Poles have solved a research problem of carbon nanomaterials, says Dr Dawid Janas, START programme laureate

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Poles have solved a research problem of carbon materials in laboratories all over the world by resorting to a method from over 150 years ago. The concept was described in Scientific Reports. Dr Dawid Janas, a laureate of the 2017 START programme and chemist at the Silesian University of Technology, has developed a method – faster and cheaper than those previously used around the world-for selecting nanotubes of specific properties for study.

“A nanotube is made of carbon and empty inside,” Dr Dawid Janas explained in an interview with the PAP news service. “It is formed by coiling a plane of graphene, like a sheet of paper, into a tiny roll. The problem is that such a sheet can be coiled into rolls in many different ways, from various angles. Then the nanotubes have radically different properties.”

Specific types of nanotubes can have numerous applications and are essential for conducting basic research. “There are metallic nanotubes that conduct electricity better than copper,” Janas said. “Another type of semiconductor nanotube is desirable for building transistors. So a researcher who wants to build a transistor with certain specifications must select semiconductor nanotubes that are coiled in a certain way. Even a slight difference in how they are coiled will cause differences in the properties of individual nanotubes.” Another promising application for nanotubes currently being analyzed by researchers in the United States, but still controversial according to Janas, is connected with their optical properties. Thus if nanotubes are divided into various types, they will be coloured – violet, yellow, green – even though they are made of carbon. This means they can be used to depict processes occurring in a living organism. Selected types of carbon nanotubes in solution provide an ideal contrast for imaging of organs.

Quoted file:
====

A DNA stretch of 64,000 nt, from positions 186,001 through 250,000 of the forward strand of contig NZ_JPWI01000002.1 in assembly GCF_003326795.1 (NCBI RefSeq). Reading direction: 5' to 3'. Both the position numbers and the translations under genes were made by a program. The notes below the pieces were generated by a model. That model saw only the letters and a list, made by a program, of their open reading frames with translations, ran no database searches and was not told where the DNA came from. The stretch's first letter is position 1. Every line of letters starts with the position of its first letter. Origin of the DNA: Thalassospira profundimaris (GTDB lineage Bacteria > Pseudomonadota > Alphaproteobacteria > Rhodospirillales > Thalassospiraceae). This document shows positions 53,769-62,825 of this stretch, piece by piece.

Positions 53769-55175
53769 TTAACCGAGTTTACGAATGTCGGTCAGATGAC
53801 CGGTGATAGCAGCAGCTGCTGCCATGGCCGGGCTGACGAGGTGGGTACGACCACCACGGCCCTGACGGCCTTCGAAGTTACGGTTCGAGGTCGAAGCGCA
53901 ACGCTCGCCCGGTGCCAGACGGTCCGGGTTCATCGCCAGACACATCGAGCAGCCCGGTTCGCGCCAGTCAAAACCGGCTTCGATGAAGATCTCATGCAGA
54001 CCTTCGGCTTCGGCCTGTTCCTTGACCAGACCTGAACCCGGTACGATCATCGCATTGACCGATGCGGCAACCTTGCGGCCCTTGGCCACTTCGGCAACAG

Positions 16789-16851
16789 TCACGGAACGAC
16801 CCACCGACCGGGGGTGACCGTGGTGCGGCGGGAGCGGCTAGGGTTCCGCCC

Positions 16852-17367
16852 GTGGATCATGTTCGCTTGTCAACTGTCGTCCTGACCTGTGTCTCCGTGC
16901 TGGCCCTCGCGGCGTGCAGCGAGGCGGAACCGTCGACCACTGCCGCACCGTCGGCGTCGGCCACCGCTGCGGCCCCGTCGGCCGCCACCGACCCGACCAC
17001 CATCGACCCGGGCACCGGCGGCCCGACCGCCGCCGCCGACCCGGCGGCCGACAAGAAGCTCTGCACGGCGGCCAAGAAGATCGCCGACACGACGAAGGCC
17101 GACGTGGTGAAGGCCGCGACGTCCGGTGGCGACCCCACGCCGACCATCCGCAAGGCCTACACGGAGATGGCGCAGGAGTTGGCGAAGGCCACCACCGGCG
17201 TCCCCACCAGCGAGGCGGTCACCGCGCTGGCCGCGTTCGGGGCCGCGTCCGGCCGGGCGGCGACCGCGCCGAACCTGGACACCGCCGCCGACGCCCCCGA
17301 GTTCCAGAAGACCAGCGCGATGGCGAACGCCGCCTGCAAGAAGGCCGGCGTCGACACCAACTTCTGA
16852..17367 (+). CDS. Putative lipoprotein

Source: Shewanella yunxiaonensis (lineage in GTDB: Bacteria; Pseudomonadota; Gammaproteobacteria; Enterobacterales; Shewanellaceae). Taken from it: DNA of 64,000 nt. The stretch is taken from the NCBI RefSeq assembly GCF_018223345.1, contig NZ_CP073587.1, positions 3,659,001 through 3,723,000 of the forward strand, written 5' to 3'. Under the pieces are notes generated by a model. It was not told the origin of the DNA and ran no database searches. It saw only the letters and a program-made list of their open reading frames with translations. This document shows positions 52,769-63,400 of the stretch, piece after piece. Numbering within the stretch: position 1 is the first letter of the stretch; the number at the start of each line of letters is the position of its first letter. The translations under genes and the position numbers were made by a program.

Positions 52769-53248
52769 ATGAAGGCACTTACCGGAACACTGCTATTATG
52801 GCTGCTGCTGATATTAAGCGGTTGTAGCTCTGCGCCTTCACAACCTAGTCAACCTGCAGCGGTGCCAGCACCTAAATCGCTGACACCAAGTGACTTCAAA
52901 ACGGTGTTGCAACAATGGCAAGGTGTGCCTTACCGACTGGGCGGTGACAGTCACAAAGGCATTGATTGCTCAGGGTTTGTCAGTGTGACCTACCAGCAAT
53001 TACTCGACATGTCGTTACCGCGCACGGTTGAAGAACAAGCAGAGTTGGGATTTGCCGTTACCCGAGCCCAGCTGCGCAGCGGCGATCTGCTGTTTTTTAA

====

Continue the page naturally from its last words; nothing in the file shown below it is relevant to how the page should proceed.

Methods for separating nanotubes have so far required very expensive equipment: centrifuges or electrical devices capable of capturing minimal differences in size of nanotubes and methods of coiling. The chemical reagents used are also costly, and the separation process requires many steps, for example a dozen or more stages. Dr Janas and the members of his research team have optimized this multi-stage process, also making it cheaper. The method designed by the chemists from the Silesian University of Technology has attracted the interest of scientists in China, Japan, and the United States. Dr Janas has entered into cooperation with Los Alamos National Laboratory in New Mexico, which is conducting research on the optical properties of nanotubes.

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Pictured: Dr Dawid Janas. Photo: private archive